Once, during the days of the old west, there was a simple farmer who owned but one horse he called Ben. One summer morning, as the farmer was leading Ben along a lonely road, he grew tired from so much traveling. Tying the horse to a small tree, he lay down in a shady place for a nap.
A short while later, two thieves (both dudes) happened along. Seeing the farmer sound asleep, and Ben unattended nearby, they determined to steal the horse.
"But the man is on his way to the same town we are," said one. "He'll go for the sheriff as soon as he gets there."
"Leave it to me," said the other. "I'll take the horse's place. You take him to town and sell him for whatever you can get right away."
Quietly, the two untied Ben. The one thief slipped the bridle over his own head while the other lead the horse away with a halter.
When the farmer awoke, his eye fell upon his horse ... or what used to be his horse. His amazement quickly turned to terror, however, when "Ben" spoke to him.
"Don't fret, boss," said the thief who was now wearing the bridle and was tied to the tree.
"Who are you?" said the trembling farmer.
"I was your horse these many years," came the reply. "But before that I was a man, as I am now once again. Because of my evil ways, I was condemned to lead the life of a horse."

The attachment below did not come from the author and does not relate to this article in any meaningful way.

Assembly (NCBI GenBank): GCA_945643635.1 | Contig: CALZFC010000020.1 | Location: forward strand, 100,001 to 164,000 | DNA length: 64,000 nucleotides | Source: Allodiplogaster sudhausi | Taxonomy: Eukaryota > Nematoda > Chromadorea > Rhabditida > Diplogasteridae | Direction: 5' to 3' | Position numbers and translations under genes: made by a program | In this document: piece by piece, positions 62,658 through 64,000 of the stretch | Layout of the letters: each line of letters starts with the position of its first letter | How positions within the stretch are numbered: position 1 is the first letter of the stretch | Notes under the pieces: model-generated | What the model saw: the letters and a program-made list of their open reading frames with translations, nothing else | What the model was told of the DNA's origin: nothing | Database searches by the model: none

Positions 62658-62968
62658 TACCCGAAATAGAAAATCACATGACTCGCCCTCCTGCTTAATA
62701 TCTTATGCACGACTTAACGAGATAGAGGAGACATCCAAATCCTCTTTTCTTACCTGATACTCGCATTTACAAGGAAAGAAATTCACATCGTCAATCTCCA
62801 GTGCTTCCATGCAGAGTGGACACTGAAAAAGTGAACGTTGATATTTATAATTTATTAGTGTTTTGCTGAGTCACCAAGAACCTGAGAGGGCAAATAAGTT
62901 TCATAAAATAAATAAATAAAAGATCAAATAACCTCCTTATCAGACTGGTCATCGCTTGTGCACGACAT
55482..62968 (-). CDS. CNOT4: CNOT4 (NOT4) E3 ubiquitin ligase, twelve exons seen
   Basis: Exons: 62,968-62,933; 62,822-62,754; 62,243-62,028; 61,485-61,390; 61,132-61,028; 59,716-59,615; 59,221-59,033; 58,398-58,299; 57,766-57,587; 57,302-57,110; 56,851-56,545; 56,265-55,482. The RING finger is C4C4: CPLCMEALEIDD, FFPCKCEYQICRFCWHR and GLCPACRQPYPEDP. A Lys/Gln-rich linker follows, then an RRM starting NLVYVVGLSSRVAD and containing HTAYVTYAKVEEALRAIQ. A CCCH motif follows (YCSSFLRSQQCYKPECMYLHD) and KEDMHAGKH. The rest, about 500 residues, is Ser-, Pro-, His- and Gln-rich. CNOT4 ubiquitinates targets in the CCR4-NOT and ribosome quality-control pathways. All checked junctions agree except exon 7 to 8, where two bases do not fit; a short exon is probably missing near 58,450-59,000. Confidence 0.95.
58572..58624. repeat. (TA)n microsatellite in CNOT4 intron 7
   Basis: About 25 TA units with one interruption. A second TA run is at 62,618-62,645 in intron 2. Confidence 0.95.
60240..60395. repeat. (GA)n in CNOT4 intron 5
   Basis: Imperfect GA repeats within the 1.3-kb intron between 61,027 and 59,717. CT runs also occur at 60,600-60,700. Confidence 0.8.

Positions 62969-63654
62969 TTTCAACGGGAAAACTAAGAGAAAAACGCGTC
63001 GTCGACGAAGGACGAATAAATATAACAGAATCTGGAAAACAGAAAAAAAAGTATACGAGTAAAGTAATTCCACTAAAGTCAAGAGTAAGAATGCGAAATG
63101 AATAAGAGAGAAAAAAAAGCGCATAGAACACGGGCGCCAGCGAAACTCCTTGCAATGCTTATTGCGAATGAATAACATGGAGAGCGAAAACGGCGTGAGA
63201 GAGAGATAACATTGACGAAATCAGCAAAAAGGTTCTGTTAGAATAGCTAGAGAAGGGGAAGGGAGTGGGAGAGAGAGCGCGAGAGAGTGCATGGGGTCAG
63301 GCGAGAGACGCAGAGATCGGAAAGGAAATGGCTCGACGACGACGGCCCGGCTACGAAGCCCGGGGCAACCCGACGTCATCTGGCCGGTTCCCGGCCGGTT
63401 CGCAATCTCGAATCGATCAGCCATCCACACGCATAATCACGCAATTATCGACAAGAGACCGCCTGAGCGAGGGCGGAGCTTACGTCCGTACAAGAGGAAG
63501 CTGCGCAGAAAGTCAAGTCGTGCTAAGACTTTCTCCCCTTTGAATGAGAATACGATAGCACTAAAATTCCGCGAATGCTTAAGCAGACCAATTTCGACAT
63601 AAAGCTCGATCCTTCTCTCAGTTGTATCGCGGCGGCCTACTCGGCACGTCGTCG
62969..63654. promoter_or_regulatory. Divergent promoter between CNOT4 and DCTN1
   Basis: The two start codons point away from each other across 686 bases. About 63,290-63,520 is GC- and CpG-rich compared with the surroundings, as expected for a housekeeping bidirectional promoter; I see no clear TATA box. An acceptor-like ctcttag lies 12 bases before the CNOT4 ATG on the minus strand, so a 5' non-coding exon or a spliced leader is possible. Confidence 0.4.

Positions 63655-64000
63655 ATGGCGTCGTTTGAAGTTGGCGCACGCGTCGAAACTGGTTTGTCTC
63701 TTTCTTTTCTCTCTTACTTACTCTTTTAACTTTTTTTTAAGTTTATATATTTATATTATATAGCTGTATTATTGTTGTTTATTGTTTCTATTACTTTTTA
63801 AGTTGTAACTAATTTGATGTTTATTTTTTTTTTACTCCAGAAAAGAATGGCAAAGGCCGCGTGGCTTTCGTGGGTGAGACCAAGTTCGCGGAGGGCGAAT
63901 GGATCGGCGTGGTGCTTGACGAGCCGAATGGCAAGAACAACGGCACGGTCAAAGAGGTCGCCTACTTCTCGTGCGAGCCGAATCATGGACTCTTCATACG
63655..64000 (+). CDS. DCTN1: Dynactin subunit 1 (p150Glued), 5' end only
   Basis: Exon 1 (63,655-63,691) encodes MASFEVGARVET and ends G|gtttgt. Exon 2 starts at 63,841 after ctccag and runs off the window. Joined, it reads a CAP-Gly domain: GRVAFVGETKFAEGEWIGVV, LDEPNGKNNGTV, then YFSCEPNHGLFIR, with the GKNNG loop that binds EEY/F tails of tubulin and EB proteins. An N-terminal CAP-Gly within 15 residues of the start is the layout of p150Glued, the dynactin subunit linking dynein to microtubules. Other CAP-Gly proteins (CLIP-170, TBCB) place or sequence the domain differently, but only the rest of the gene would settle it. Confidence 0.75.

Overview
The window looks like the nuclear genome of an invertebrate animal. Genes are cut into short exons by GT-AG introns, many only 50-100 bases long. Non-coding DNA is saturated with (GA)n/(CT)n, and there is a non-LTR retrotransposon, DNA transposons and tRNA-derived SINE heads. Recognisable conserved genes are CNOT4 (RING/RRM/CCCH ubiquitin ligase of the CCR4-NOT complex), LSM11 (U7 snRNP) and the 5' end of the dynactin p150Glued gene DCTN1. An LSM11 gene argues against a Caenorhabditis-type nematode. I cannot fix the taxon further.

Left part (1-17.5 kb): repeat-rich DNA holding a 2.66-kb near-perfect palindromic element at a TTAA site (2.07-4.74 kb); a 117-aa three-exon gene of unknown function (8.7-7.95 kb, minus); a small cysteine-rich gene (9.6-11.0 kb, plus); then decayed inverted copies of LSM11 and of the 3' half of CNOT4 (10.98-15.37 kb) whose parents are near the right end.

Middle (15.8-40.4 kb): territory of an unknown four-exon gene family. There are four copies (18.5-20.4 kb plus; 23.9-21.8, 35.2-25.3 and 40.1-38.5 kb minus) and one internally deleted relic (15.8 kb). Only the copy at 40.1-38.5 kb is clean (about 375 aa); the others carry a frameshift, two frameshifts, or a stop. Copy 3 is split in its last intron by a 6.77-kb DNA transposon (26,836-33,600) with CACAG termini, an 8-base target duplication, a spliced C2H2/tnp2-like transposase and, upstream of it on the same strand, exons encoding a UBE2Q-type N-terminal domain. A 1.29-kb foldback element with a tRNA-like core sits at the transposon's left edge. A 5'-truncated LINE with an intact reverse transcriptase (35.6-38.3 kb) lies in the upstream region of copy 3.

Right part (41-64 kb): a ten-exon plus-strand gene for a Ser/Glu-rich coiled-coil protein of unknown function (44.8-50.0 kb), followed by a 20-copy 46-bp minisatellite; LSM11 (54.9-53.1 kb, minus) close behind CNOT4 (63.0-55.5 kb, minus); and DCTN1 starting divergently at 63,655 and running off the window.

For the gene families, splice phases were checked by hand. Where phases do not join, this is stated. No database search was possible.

"Terrible," said the farmer.
"Yup," said the thief. "I was once a preacher, but my heart weren't pure. I drank, gambled, stole from the poor, and fell into disreputable company."
"No wonder," snapped the farmer. "You got what you deserved."
"Sure," said the thief, "but now I've been forgiven. Seeing as how you're just a man, maybe you can forgive me, too."
"Well, I guess I can't do less," said the farmer. "You're free, go!"
The thief thanked him with appropriate humility and went quickly away to find his companion, who had already sold the horse.
When the farmer arrived in town several hours later, he went looking for a corral where he could buy another horse. There he found his own stolen animal. No question about it.
"Ben," shouted the outraged farmer. "So you're back to your reprobate ways ... and so soon ..."
---------------A Final Thought ...
"A burglar who respects his art always takes his time before taking anything else."
- O. Henry (William Sydney Porter) (1862–1910), U.S. short-story writer